Zoe Slepian ’11, a third-year neuroscience and psychology major, received the Harrison Undergraduate Research Award, one of the highest awards an undergraduate can earn. Her proposal was one of 38 chosen to receive the award that supports students who present detailed plans for projects that have been endorsed by a faculty member. Slepian is researching visual learning in fruit fly larvae, specifically to define the critical period (specific time period of great sensitivity for learning) for visual attractive behavior to determine whether learning occurs via classical conditioning or imprinting.
The center received more than 70 grant applications, which were reviewed by nearly 50 faculty members, including the members of the Faculty Senate’s Research, Teaching and Scholarship Committee.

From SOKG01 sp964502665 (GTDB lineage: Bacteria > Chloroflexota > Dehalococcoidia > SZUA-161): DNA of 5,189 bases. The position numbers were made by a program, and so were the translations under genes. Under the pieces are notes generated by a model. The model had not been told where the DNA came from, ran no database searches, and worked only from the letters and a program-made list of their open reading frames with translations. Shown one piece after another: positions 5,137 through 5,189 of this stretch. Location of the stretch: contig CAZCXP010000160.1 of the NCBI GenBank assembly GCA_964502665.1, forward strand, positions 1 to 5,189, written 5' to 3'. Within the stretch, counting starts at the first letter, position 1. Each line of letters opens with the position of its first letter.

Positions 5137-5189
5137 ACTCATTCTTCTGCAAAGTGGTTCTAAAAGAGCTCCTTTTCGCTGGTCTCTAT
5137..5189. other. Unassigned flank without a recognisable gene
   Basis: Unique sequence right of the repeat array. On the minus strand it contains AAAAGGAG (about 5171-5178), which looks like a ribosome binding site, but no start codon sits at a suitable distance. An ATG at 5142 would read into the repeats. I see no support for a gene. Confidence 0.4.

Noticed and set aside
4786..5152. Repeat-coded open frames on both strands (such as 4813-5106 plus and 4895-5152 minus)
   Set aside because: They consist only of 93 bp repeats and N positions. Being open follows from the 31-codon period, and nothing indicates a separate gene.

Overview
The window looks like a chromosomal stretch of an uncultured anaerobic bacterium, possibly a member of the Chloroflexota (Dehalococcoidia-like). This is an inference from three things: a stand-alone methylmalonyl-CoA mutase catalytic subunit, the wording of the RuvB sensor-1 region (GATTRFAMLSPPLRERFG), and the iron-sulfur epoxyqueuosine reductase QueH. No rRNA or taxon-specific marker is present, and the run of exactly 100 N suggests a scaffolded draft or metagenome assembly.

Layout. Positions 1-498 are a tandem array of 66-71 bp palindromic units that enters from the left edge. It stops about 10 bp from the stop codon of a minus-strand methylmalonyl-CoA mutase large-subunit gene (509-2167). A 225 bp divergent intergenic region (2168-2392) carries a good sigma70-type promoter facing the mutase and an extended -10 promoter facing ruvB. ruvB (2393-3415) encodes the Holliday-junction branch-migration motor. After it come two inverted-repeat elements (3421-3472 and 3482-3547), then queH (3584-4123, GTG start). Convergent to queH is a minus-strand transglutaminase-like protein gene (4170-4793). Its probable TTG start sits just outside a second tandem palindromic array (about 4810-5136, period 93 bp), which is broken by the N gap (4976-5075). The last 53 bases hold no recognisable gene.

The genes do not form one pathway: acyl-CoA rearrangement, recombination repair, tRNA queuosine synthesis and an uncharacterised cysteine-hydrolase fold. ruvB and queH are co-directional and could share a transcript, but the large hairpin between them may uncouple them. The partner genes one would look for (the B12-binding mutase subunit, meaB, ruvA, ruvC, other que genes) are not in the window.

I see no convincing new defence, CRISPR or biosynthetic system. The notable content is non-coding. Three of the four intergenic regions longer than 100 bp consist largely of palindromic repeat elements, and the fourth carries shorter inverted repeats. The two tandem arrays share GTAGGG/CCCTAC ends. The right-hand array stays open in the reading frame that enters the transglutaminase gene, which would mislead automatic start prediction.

“The winning applications are compelling evidence of the ability of our best undergraduates to pose significant questions and design research to answer them,” said Bruce A. Williams, the Ambassador Henry J. Taylor Professor of Media Studies and chair of the Research, Teaching and Scholarship Committee. “As one of the highest awards an undergraduate at U.Va. can earn, the Harrison Award allows students to work with faculty mentors who help them hone their research skills and produce findings that often lead to publications or presentations at national and international scholarly conferences.”
[From the University of Virginia Media Relations Office]Academics Parents Leadership